Now politics is a rough game, and aggressive questioning is to be expected, especially if you are leading a small radical party that challenges the prevailing corporate consensus. I am not whining or complaining.
However, we do expect balance, especially from the BBC.
So I carried out an analysis of the two interviews.
I scored both interviews for interruptions, minor and major.
Minor interruptions are vocalisations of a few syllables.
Major interruptions are where a fresh question is fired while the previous answer is being made.
I also scored questions which were put when the interviewee had actually finished the point. I have termed these Sequential Questions.
Natalie (NB) had a longer interview (17min 28sec) than Jim (JM), who had 7min 25 sec.
Therefore I divided NB's time by JM's time to get a factor of 2.38 which I applied to JM's score in order to arrive at an equalised score.
JM results are given as equalised values
Qualitatively, both interviews were probing, as is to be expected, but there is a clear difference in the interruption patterns, which are very important in any interchange.
Minor interruptions are distracting, since they indicate at a subconscious level that the interviewer is bored with what you are saying and wants to hurry you on.
Major interruptions prevent listeners from absorbing what has been said, and handicap the interviewee from giving full attention to the question.
There is a significant difference in the way that these two politicians were treated.
Natalie experienced one interruption every 15 secs, while Jim had one every 30 seconds.
He had twice as much time to make his points clearly.
Natalie had more than twice as many major interruptions, and 58% more minor interruptions than Jim.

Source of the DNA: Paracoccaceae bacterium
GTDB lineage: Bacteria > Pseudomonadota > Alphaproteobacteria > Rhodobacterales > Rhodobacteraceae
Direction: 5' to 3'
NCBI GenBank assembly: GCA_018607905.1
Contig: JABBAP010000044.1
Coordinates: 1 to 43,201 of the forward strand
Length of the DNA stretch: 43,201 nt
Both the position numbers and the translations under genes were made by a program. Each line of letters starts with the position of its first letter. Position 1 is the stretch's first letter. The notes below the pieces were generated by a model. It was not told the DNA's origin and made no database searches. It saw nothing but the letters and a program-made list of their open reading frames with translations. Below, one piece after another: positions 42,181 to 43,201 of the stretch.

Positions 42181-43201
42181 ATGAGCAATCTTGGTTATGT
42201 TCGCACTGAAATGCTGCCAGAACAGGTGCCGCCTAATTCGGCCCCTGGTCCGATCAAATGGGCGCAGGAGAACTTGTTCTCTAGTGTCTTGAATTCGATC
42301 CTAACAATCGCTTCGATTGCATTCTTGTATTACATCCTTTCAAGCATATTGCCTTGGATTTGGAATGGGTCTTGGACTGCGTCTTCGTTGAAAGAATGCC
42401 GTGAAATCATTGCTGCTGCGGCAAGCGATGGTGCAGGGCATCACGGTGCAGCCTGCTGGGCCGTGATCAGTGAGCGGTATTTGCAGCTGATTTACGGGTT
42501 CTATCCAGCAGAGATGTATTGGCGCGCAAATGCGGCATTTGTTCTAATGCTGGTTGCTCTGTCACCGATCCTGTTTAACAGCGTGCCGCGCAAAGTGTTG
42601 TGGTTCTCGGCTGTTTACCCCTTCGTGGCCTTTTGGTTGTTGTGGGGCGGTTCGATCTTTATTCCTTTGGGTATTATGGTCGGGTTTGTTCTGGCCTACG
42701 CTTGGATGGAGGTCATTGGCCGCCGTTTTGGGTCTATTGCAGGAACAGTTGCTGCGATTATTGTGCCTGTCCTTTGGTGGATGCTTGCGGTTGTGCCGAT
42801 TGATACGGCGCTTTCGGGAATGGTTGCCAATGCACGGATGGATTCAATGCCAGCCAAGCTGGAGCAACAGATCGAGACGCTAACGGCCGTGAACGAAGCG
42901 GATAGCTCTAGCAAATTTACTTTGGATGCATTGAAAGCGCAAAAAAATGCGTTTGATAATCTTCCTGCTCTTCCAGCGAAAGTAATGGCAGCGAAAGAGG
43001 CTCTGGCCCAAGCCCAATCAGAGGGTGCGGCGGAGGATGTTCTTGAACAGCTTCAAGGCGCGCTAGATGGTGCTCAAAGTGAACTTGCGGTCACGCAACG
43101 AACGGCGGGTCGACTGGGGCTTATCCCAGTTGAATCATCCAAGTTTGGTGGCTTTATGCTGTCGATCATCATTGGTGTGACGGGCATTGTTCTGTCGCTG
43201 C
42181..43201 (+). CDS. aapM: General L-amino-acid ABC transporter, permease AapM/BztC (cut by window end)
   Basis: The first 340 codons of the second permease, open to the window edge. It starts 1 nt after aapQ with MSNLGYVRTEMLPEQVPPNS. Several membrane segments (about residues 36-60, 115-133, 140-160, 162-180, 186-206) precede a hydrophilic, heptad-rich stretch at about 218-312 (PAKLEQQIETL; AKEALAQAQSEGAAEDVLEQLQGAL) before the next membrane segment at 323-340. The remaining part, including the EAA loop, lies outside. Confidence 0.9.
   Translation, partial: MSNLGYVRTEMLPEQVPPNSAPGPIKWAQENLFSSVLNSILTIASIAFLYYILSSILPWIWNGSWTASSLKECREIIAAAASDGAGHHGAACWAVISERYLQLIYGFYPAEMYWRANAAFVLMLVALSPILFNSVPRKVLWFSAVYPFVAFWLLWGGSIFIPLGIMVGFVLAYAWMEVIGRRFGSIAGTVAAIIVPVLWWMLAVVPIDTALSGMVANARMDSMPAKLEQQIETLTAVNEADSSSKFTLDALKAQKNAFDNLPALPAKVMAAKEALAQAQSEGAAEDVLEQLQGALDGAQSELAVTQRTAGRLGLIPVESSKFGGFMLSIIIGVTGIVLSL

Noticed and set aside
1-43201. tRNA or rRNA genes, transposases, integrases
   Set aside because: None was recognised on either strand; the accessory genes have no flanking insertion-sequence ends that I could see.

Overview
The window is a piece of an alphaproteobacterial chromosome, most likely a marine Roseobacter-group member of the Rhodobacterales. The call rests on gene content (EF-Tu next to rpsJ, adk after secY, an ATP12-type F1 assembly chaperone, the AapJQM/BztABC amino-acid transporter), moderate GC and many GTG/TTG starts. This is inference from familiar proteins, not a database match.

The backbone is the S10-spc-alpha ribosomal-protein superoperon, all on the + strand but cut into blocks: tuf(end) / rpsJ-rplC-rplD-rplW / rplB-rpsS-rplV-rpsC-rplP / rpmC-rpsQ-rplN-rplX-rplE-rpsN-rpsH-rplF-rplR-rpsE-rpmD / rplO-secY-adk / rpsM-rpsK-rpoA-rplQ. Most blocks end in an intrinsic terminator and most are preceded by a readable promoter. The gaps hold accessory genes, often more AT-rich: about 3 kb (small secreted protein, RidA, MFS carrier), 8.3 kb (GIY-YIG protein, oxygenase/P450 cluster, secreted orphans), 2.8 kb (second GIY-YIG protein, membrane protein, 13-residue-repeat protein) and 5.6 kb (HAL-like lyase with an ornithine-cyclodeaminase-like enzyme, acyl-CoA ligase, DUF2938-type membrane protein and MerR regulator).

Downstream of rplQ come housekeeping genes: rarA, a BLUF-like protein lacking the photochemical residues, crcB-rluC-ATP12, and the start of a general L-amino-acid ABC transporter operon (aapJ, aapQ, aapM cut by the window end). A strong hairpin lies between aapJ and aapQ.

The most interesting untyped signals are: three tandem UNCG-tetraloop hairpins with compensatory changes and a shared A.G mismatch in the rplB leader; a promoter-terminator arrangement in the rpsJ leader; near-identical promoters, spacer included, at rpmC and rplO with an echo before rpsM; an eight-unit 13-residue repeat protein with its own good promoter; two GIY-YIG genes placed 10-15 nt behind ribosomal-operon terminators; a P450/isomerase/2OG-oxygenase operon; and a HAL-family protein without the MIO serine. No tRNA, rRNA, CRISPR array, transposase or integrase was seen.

Jim also had nearly twice as many occasions where he was allowed to complete his thought before listening to another question.
In this study, there is a significant difference in the manner in which the interview was conducted.
However, despite the disparity in these figures, it is impossible to draw any meaningful conclusion from this one occasion.
Andrew Neil is probably a totally fair interviewer who treats women and men in an even handed way, and is genuinely eager to help the public to understand what the Green Party is trying to say.
He may well also understand fully that our Policies for a Sustainable Society are in no way to be taken as a manifesto for any specific election. They are a record of political debate in party Conferences dating back to 1973, revised and updated. They are a very long document, and contain much that is excellent, much that is out of date, and also some that is not excellent at all. Whatever, it is totally not the case that the PfSS are to be treated as a Electoral Manifesto in comparison with other parties' electoral manifestos. The PfSS has a different function.
But I digress.
Andrew Neil is probably a splendidly even-handed man, and just happens to vary his approach from interview to interview.
However, the gross disparity that has been shown up in this small study does demand further research. There are in this fine country of ours literally hundreds of media study undergraduates and PhD students who need something to do.
Andrew Neil's interruption behaviour in relation to gender, political stance and other factors is well worth academic study.